Lopez and her friends waited on the winding line for nearly 30-minutes to get a taste of the legendary dishes offered at the Arepa Lady food truck.
“We were just talking about how neat it is to support her since she just opened up her own restaurant,” Lopez said. “Arepas are something I grew up with, so seeing it rise to this level of popularity is a point of a lot of pride.”
Although the 7-train was running on a limited schedule, hindering what could have been an even larger turnout for the festival, Lopez said she was nevertheless excited to see the turnout at 82nd Street and Roosevelt Avenue.
“It’s just a great time to support the vendors, come together for music,” Lopez said. “I’ve already bumped into high school, college friends and elementary school friends.”
Jeff Orlick, curator of the festival, said there would have been more food trucks this year, but he had a hard time getting local vendors to leave their spot since many of them have such a die-hard following in the community.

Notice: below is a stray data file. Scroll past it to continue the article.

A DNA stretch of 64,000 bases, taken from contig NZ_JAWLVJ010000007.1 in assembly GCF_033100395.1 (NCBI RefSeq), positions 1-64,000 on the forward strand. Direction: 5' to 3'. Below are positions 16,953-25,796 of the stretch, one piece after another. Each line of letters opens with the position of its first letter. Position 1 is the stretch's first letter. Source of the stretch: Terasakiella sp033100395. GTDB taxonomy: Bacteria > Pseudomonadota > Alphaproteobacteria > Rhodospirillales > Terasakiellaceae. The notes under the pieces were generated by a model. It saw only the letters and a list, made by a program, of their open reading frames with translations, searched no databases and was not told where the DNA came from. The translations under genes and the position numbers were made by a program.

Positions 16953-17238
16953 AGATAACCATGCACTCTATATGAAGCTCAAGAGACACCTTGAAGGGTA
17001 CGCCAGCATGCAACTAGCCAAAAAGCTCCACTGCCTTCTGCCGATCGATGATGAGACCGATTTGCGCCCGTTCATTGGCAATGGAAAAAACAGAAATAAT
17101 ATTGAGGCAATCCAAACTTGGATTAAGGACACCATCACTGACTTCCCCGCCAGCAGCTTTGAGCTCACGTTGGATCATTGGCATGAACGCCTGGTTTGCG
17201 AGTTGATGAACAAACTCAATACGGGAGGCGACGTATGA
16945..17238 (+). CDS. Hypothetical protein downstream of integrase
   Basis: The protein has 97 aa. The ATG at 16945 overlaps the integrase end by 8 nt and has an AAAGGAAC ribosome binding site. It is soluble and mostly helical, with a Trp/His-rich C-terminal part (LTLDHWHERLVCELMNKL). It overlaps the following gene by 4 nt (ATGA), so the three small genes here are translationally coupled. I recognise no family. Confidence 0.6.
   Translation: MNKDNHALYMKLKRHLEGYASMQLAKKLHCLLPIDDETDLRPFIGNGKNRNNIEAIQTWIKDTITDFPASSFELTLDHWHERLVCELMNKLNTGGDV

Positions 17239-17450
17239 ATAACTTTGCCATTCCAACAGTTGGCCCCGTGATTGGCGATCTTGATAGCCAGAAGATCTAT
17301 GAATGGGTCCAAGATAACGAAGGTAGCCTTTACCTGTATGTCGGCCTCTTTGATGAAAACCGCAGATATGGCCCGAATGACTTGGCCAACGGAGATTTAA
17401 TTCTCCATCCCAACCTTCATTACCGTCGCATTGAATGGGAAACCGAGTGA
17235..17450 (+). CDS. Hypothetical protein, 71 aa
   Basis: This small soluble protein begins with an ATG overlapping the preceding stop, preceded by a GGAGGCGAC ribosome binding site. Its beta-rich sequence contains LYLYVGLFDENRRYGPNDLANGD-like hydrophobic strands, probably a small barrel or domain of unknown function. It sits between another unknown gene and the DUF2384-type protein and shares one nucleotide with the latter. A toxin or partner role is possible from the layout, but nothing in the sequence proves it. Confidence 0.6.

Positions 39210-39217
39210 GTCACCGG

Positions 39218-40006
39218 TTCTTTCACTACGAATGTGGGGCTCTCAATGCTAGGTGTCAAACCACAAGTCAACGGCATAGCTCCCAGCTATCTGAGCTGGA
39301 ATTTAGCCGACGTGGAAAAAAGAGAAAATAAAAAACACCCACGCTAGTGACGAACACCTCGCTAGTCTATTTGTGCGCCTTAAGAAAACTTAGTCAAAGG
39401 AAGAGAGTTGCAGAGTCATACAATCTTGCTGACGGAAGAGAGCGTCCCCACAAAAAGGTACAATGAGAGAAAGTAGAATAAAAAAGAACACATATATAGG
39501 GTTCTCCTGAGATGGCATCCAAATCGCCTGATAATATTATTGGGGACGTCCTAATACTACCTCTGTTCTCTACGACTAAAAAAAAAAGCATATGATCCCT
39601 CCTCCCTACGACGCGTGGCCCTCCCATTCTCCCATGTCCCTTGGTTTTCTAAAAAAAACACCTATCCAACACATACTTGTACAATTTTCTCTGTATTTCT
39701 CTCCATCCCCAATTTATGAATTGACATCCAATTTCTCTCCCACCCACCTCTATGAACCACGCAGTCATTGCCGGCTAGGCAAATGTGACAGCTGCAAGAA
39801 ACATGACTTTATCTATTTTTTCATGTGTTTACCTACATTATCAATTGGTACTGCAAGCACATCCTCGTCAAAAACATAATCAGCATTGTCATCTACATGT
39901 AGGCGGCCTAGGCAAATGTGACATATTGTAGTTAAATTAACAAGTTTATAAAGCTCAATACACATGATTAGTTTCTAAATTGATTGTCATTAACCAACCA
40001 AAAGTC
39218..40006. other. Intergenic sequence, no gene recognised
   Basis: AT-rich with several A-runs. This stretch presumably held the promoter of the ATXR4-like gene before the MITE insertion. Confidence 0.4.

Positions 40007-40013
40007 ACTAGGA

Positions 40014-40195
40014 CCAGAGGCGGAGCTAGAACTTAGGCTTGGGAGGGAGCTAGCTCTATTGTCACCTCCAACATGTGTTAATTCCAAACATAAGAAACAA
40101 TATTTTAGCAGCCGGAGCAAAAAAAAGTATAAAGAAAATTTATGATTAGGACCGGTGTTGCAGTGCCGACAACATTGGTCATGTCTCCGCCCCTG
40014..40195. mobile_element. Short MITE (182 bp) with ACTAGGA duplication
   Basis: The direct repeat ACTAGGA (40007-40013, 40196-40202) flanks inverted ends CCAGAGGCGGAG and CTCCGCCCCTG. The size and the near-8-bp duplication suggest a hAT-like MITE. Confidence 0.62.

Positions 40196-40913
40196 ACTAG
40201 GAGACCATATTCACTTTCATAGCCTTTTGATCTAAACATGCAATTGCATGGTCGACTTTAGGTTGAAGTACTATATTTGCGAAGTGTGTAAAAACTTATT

“They’re very loyal,” Orlick explained. “And that’s the idea of this; these are vendors that don’t typically move out of their home locations. For them it’s a leap of faith, but for us, it’s very exciting.”
Part of the success was in part thanks to $5,000 in funding from local Councilman Daniel Dromm.
“One of the things that I want to do is to promote this hip neighborhood as a destination for people to come to,” Dromm said. “We’ve got a lot to offer here and I think this is one of the things that people should know about.”
82nd Street Partnership director Seth Taylor celebrated his final week with the business improvement district. He will be heading the NoHo Business Improvement in Manhattan.
“We’re trying to harness the diversity of the neighborhood and bring it all together in this festival, “ Taylor said. “We have Colombian, Ecuadorian, Chinese, Nepalese; it’s all here right on 82nd Street, so it’s a great one-stop-shop for everyone to come out and sample the best.”